The mother of three young children, Lopez says she joked with her kids — who were helping her — that she was going to invent a device to close empanadas so she wouldn’t have to use a fork.

What started as a joke, turned into a passion to make her idea a reality. One year later, she had a design and a patent. Lopez is the recipient of the Woman of the Year Award from New Jersey's Hispanic Chamber of Commerce and has been featured on Telemundo and other news outlets.

Her take on building a business

It's a learning process, says Hipatia, but planning and looking ahead is key.

"I have learned to have a plan A, B and C. Sometimes things don’t turn out the way you planned, which is okay. But it is easier to bounce back when you have backup plans. I strategize quite often. Quitting is not an option!”

Lopez also advises to stay positive. “You will have good and bad days — as long as you believe in yourself and your product, you can keep pushing forward to tackle the next day."

Related: 4 Delicious Latino Food Trends: We Asked the Chefs

Her tips for aspiring entrepreneurs

Her number one tip is to network as much as you are able to.

“Before I opened my company, I really never attended events. I guess I was in my own bubble and did not even realize what a great thing networking was."

"I now make every effort to surround myself with like-minded individuals sharing the same passion to succeed with a product or service," says Lopez.

She also says spend more time doing instead of thinking. "Take action!" You will accomplish more that way.”

Words to live by

“Appreciate the things you have now, every day is a blessing! #sisepuede (#yeswecan) is my favorite hashtag.”

Carlos Marrero, Fashion Designer

Image: Carlos Marrero, a resident of Fort Lauderdale, Florida, is the creator of the Marrero Collection.
Carlos Marrero, 50, a resident of Fort Lauderdale, Florida, is the creator of the Marrero Collection, a compilation of scarves and kaftans that the designer describes as limited editions of wearable art Courtesy of: Carlos Marrero

Carlos, Marrero, 50, a resident of Fort Lauderdale, Florida, is the creator of the Marrero Collection, a compilation of scarves and kaftans that the designer describes as limited editions of wearable art. He grew up in Puerto Rico and later graduated from The School of the Art Institute Of Chicago.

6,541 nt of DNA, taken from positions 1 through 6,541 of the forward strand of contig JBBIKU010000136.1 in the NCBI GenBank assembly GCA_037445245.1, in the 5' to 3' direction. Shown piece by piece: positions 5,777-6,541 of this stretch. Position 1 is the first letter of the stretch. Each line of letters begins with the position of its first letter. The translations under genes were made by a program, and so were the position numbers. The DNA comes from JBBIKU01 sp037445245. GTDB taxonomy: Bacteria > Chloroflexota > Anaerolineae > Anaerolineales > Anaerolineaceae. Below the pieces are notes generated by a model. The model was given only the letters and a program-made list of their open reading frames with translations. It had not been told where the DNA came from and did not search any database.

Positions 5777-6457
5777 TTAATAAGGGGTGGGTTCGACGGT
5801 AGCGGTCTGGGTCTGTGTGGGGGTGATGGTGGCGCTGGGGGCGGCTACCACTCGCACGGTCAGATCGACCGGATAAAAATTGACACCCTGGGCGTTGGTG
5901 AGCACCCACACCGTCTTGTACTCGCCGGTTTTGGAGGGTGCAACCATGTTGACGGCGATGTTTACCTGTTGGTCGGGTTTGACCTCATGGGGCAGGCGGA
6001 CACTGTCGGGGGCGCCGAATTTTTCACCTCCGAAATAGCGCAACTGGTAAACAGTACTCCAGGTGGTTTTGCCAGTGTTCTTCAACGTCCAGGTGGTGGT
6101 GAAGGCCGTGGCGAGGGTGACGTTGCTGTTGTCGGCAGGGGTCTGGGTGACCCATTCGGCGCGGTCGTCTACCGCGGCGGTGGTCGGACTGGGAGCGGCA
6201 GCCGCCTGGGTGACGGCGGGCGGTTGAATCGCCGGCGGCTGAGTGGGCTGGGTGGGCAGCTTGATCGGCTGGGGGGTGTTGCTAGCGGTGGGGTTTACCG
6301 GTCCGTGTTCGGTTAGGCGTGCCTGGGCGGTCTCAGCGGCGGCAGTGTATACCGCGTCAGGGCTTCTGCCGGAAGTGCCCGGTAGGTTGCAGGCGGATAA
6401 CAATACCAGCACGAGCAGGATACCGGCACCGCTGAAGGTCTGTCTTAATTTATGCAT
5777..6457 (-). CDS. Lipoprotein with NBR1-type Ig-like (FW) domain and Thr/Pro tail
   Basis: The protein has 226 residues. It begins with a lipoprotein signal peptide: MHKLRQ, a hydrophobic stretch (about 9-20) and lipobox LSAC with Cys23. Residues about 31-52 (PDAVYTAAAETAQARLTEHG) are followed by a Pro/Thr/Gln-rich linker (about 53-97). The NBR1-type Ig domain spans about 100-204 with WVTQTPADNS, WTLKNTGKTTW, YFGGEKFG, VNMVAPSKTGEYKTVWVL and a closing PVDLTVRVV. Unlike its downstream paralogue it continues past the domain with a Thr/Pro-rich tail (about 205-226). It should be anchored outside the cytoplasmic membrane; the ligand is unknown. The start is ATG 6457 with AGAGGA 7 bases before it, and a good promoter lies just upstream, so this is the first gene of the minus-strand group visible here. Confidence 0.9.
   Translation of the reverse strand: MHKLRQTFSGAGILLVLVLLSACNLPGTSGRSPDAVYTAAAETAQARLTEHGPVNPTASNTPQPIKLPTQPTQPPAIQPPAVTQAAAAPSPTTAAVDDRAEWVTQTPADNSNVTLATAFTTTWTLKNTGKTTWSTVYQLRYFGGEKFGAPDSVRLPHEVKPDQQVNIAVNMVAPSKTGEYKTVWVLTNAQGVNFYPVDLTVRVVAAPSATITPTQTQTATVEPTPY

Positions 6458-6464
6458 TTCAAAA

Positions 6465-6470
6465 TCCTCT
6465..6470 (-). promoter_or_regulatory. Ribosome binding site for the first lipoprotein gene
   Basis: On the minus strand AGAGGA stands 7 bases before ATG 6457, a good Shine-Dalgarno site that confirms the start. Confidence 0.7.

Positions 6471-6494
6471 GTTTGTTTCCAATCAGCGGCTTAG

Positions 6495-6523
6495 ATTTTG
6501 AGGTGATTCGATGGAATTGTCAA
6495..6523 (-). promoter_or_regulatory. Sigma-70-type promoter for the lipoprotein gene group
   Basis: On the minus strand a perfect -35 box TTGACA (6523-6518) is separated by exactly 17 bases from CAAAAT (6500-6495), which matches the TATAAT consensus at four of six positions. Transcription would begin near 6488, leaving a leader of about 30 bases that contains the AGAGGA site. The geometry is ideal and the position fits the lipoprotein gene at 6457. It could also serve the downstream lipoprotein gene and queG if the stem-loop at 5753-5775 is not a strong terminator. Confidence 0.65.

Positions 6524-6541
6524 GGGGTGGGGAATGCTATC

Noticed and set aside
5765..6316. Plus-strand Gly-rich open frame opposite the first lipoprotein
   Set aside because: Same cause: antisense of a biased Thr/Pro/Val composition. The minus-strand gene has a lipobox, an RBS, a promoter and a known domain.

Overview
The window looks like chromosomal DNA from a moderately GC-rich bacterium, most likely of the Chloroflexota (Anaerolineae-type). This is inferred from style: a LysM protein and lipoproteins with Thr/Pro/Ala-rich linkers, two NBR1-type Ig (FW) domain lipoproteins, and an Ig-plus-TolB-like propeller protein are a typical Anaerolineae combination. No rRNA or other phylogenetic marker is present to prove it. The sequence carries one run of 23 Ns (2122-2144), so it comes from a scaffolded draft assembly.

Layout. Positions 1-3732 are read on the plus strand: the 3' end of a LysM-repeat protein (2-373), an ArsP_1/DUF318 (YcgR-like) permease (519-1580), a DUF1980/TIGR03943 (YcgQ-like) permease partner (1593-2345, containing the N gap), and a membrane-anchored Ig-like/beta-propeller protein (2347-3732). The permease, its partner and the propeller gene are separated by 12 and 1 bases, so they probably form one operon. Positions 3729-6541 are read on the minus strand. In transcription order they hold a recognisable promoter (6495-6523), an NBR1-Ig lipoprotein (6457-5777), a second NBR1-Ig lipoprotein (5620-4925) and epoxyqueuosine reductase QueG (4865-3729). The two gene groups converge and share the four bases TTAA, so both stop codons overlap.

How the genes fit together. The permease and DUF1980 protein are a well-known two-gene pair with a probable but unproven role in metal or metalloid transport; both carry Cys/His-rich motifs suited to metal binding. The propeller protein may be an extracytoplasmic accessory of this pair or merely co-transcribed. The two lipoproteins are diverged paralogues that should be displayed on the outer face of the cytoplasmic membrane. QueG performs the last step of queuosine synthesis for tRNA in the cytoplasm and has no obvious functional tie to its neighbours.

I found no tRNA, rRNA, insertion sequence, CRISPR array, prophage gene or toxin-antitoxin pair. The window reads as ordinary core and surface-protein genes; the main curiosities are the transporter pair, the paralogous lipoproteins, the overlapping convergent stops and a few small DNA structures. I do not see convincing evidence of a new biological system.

Marrero’s fashion illustrations have been featured in publications such as VOGUE, InStyle, Glamour, Elle and Cosmopolitan. His business, established in 2015, will be featured in the Home Shopping Network in winter of 2017.

The biggest obstacles he faced in business

After twenty five years of working as a designer in the publishing industry, he had to learn the ropes of the fashion industry from a designer's perspective.

“I had to be diligent and learn how to continue being creative while also dealing with numbers. I had to become a businessman,” shared Marrero.

The traits behind his success:

“Working hard and never giving up on my dreams have been traits that I inherited from my parents. Staying true to myself, but open to learning from others that have been successful at what I do. And lastly, asking for help is one of the traits that I have learned with this new line of business.”

Related: Young Latino Entrepreneur’s Invention Boosts Access to Clean Water

His advice for budding designers

He suggests you keep the eye on the prize but recognize there are different ways to get to your goal.

“Sometimes the path might look a little strange, you might believe that you were on the wrong path or took a wrong turn, but the difficulties and challenges you face will make you more determined to achieve your objectives and win against all odds.”

His life motto

He picked a career that was not approved by his family at the beginning, but he stayed true to himself.

“My family came around and saw what I was capable of doing with my art; find your passion. Also, start now!”